How do you follow up one of the most beloved country albums — outlaw or otherwise — of all time? If you’re Willie Nelson, you do a complete 180 and put out a record consisting entirely of pop standards just months later. Stardust is a stunning display of versatility. (Nelson could kill with “Someone to Watch Over Me,” but Sinatra would never be able to pull off something like “Roll Me Up and Smoke Me When I Die.”) Nelson is tremendously skilled at interpreting other people’s songs, putting his own spin on them while staying true to their original spirit, and his renditions of “Georgia on My Mind,” “Blue Skies” and “All of Me” are all must-listens. And don’t just take our word for it: Stardust spent a whopping 10 years on Billboard’s Country Album charts, and by 1988 it was certified quadruple-platinum. It also earned Nelson another Grammy, this time for Best Country Male Vocal Performance for his take on “Georgia on My Mind.”
Pancho & Lefty (with Merle Haggard) (1983)
Essential tracks: “Pancho and Lefty,” “Reasons to Quit,” “Half a Man”
Pancho & Lefty is the first of six collaborative albums by Willie Nelson and Merle Haggard, and all it takes is one listen to hear why their creative partnership would go on to be so fruitful. The title track, a ballad about a Mexican bandit and the friend who betrays him written by Townes Van Zandt, is the one that would go on to be a No. 1 hit, but front to back, Pancho & Lefty is full of masterful tracks. Nelson and Haggard’s voices blend together beautifully — especially on the devastating, Haggard-penned tale of addiction “Reasons to Quit” — and they manage to elevate each other beyond the sum of their parts.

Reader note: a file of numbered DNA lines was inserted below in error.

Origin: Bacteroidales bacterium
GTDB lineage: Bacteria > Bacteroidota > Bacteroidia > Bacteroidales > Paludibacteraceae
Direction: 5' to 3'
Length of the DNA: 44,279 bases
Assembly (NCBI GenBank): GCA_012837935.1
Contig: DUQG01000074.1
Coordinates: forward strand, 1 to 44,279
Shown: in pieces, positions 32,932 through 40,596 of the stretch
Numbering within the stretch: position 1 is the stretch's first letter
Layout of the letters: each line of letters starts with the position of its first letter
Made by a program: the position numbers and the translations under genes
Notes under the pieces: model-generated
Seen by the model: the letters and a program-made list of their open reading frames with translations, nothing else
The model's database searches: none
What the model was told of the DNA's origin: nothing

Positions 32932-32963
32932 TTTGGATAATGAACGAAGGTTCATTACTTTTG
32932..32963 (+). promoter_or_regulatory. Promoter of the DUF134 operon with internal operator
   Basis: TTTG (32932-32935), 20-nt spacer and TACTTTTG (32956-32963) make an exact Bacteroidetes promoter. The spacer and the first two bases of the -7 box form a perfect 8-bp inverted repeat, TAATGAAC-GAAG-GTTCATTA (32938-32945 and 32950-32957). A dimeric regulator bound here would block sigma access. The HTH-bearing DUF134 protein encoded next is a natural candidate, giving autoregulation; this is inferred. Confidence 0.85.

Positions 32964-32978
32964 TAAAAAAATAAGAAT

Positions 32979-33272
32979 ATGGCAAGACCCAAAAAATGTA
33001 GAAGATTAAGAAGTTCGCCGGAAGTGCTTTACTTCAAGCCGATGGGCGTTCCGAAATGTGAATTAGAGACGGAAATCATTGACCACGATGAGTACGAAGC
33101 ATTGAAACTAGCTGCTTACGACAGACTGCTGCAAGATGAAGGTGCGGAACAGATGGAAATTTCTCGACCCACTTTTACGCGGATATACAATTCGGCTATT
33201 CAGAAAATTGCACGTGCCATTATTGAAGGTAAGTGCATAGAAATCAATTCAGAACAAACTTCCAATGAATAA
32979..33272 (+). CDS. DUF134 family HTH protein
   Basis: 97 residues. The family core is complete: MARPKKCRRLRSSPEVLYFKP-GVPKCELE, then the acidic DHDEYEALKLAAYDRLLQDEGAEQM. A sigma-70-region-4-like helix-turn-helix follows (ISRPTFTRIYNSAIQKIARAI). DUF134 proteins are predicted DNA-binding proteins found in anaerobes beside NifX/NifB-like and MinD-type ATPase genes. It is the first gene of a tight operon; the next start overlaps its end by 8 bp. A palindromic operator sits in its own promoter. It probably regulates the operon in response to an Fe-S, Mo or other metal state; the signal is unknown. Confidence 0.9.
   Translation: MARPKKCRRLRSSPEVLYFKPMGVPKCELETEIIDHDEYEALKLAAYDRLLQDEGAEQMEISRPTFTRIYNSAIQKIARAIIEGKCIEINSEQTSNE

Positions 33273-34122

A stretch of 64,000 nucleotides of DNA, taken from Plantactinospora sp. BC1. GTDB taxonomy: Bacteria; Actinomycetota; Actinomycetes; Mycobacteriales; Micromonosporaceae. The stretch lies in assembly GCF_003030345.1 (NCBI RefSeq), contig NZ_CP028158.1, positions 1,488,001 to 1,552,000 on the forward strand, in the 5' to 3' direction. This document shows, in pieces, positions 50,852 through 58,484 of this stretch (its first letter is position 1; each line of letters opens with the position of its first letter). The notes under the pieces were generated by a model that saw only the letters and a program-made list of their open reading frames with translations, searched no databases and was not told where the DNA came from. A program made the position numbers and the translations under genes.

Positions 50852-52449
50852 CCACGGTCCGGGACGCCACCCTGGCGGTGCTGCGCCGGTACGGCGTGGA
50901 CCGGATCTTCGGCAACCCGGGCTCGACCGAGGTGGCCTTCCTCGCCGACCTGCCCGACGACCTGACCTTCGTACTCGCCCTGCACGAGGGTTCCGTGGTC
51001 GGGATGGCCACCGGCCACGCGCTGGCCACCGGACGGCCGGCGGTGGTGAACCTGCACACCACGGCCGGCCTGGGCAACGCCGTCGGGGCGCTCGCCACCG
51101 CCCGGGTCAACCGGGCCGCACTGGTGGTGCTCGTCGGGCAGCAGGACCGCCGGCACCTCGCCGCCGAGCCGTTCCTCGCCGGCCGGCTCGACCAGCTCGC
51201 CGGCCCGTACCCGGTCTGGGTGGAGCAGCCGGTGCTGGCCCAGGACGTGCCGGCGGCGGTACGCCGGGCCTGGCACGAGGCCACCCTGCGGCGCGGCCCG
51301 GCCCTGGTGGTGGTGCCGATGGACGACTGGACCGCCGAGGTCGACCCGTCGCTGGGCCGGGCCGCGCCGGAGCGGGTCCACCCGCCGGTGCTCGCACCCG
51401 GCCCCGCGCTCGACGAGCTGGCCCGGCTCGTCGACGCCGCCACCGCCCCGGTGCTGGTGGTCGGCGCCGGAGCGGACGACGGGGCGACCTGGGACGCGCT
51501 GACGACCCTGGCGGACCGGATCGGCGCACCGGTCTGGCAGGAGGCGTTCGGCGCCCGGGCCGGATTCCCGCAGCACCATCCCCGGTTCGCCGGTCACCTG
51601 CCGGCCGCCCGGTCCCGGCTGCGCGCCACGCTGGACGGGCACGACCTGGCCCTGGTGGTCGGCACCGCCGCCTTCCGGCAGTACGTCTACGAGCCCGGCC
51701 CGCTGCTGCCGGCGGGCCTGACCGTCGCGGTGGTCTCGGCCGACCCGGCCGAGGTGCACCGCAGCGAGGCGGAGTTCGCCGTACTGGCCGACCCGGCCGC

Essential tracks: “She Is Gone,” “Too Sick to Pray”
There aren’t too many other artists who would make a huge creative left-turn on their 44th studio album, but Nelson did just that with the criminally underrated Spirit. Released in 1996, it was his most sparse effort to date — relying on just two guitars, Johnny Gimble’s fiddle and piano played by his sister, Bobbie Nelson — and it sports heavy Mexican/Tejano and classical influences. The arrangements give Nelson’s vocals room to breathe, and he shines on tracks like “She Is Gone,” “Your Memory Won’t Die in My Grave” and “Too Sick to Pray.”
Essential tracks: “Darkness on the Face of the Earth,” “I Never Cared For You,” “Somebody Pick Up My Pieces”
After Spirit, Nelson headed out to an old movie theater in Oxnard, California to team up with Daniel Lanois and Emmylou Harris for Teatro and an accompanying documentary. The record, produced by Lanois (who had also famously produced Harris’ 1995 classic Wrecking Ball), sees Nelson revisiting and reimagining some of his early material from the 1960s with Harris on backing vocals, transforming them into atmospheric, electric guitar-driven tracks that should help any rock snob who insists they’re into “anything but country” finally see the error of their ways.
God’s Problem Child (2017)
Essential tracks: “Still Not Dead,” “He Won’t Ever Be Gone”
When you’re in your 80s, death is naturally something you start thinking about, and on God’s Problem Child — his 61st solo album, released when he was 84 — Nelson confronts mortality with both humor and pathos. On “Still Not Dead,” he confronts internet rumors of his demise: “I woke up still not dead again today / The news said I was gone to my dismay / Don’t bury me, I’ve got a show to play,” he sings. But on the moving “Old Timer,” he addresses those in his age group with brutal honesty like “One by one, your friends have crossed over/You pray for mercy and a few more days/Still got dreams inside your head/Some days it’s a struggle just to get out of bed,” and on “He Won’t Ever Be Gone,” he offers a touching tribute to his longtime friend and collaborator Merle Haggard, who died in 2016.